Both arts organizations are furious about the request, and have jointly released a statement accusing Seattle Mayor Greg Nickels of trying to "transfer the public funding burden for the city-owned facility to the private sector."
The council has asked each organization to pay $114,000 this year toward a $456,000 payment, and $227,000 next year toward a $910,000 payment. In 2002, Nickels pledged that no public money would be used to pay off the debt.
Nickels suggested that the arts groups raise ticket prices in order to meet the debt, or else that their rents be raised. Currently the organizations pay a total of $1.1 million in rent for the use of McCaw Hall.
The $127.8 million facility, which opened in June 2003, was built with a combination of private and public money. Because of the economic recession, King County and Washington State fell $11.5 million short of planned contributions.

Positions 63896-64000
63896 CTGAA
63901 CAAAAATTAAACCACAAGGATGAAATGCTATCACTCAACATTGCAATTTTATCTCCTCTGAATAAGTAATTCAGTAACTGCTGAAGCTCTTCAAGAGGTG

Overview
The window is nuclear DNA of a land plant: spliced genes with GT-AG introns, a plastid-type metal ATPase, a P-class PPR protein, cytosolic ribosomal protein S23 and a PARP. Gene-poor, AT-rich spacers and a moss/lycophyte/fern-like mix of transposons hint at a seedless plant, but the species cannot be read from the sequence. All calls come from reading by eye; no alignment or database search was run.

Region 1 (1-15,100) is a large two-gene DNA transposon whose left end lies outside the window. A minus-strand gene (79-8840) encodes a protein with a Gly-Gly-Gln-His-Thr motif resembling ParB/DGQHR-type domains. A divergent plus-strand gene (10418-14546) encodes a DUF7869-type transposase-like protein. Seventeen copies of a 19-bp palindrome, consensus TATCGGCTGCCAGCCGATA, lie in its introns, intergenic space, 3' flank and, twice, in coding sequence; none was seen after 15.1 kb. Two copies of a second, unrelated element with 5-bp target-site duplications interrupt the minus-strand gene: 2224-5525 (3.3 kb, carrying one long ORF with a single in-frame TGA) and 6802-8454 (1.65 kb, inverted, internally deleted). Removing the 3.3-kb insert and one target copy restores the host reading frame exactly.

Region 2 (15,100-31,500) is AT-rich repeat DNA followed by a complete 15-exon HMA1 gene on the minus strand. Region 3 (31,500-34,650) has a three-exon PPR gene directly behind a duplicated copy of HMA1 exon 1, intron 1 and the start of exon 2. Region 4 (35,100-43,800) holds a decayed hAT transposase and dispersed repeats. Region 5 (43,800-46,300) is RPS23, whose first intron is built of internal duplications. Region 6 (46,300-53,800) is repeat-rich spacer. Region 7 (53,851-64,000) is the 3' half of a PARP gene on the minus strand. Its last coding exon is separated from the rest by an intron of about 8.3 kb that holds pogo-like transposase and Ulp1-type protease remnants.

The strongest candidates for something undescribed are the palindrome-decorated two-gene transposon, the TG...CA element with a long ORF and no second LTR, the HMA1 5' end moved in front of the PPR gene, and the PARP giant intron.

The council, in deliberating the debt, pointed to a 2002 letter signed by Speight Jenkins, the opera's general director, and Kent Stowell, the ballet's artistic director, pledging to cover any financial shortfall, whether public or private, that might result from building McCaw Hall.
The statement released by the two arts organizations says the letter was signed when Nickels and city officials threatened to shut down construction if the $72 million in private funding fell short, which at one point seemed likely.
However, the ballet and opera raised the full amount of private funding necessary, and see this latest request as part of a pattern of "[violating] the public/private partnership tenets that the private sector embraced in good faith."
There are no plans under discussion for paying the interest debt beyond 2006.